twitch

[twich]
|

verb (used with object)

verb (used without object)

noun


Origin of twitch

1125–75; Middle English twicchen (v.); akin to Old English twiccian to pluck; cognate with German zwicken to pinch
Related formstwitch·er, nountwitch·ing·ly, adverbun·twitched, adjectiveun·twitch·ing, adjective
Dictionary.com Unabridged Based on the Random House Unabridged Dictionary, © Random House, Inc. 2019

Examples from the Web for twitcher

Historical Examples of twitcher


British Dictionary definitions for twitcher

twitcher

noun

a person or thing that twitches
informal a bird-watcher who tries to spot as many rare varieties as possible

twitch

verb

to move or cause to move in a jerky spasmodic way
(tr) to pull or draw (something) with a quick jerky movement
(intr) to hurt with a sharp spasmodic pain
(tr) rare to nip

noun

a sharp jerking movement
a mental or physical twinge
a sudden muscular spasm, esp one caused by a nervous conditionCompare tic
a loop of cord used to control a horse by drawing it tight about its upper lip
Derived Formstwitching, adjective, noun

Word Origin for twitch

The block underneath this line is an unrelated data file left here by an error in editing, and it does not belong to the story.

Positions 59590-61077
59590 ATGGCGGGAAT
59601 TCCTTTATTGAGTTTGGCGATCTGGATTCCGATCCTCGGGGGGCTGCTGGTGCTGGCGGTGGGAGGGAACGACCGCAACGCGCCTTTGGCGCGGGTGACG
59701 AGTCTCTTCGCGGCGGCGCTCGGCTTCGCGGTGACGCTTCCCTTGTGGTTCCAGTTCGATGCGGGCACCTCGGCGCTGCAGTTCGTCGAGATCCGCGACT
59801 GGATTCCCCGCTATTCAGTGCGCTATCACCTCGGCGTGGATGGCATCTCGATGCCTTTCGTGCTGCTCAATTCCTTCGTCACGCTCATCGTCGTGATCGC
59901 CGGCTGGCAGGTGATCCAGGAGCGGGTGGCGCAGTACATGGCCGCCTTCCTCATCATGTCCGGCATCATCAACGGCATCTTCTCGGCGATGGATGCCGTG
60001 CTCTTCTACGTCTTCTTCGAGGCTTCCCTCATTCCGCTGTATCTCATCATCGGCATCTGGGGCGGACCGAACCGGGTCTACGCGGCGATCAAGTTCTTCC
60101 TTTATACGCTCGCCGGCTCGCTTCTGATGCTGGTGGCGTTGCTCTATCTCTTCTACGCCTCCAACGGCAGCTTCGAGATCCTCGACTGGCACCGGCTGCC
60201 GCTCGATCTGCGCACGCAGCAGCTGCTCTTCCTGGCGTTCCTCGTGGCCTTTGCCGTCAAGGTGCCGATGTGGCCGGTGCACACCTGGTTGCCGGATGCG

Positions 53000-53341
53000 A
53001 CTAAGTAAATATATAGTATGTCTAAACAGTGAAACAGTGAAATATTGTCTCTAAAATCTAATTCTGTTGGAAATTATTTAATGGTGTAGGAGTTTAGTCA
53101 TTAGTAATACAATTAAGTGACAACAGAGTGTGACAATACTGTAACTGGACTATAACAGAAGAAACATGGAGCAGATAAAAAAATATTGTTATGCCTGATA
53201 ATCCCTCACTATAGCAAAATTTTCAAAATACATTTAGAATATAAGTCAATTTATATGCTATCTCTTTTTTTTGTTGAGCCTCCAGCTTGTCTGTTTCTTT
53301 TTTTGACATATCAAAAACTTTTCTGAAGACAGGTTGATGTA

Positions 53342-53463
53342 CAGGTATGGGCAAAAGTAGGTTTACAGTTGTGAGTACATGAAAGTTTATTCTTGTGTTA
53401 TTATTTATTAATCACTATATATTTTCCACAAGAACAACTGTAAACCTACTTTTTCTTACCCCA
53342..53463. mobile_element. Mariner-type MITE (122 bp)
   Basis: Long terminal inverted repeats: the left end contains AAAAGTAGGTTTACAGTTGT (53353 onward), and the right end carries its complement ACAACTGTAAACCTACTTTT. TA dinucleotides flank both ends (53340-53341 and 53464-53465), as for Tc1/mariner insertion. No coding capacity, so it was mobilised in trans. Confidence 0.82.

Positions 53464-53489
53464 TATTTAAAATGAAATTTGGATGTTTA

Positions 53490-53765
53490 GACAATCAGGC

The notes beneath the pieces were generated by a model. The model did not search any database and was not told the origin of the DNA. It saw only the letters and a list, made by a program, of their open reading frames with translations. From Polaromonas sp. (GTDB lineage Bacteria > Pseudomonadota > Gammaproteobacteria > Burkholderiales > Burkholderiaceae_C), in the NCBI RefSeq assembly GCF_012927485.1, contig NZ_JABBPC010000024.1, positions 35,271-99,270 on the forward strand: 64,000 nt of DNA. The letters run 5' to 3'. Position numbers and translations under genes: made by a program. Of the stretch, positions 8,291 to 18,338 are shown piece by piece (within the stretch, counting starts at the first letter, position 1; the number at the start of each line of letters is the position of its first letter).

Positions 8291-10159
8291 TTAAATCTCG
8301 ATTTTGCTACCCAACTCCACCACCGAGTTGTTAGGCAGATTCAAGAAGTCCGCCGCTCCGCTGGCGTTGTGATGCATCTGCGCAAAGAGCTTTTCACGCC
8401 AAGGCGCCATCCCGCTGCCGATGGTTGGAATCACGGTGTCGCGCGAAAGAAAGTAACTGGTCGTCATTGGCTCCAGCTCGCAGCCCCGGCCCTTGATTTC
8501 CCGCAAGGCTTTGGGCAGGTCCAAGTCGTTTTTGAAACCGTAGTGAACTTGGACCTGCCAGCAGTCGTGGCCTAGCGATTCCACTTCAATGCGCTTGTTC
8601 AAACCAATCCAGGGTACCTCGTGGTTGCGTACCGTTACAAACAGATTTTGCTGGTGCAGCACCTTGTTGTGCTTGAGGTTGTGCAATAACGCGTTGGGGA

Old English twiccian to pluck; related to Old High German zwecchōn to pinch, Dutch twicken
Collins English Dictionary - Complete & Unabridged 2012 Digital Edition © William Collins Sons & Co. Ltd. 1979, 1986 © HarperCollins Publishers 1998, 2000, 2003, 2005, 2006, 2007, 2009, 2012

Word Origin and History for twitcher

twitch

v.

late 12c., to-twic-chen "pull apart with a quick jerk," related to Old English twiccian "to pluck," from Proto-Germanic *twikjonan (cf. Low German twicken, Dutch twikken, Old High German gizwickan, German zwicken "to pinch, tweak"). Related: Twitched; twitching. The noun is attested from 1520s.

Online Etymology Dictionary, © 2010 Douglas Harper

twitcher in Medicine

twitch

[twĭch]

v.

To draw, pull, or move suddenly and sharply; jerk.
To move jerkily or spasmodically.
To ache sharply from time to time; twinge.

n.

A sudden involuntary or spasmodic muscular movement.
The American Heritage® Stedman's Medical Dictionary Copyright © 2002, 2001, 1995 by Houghton Mifflin Company. Published by Houghton Mifflin Company.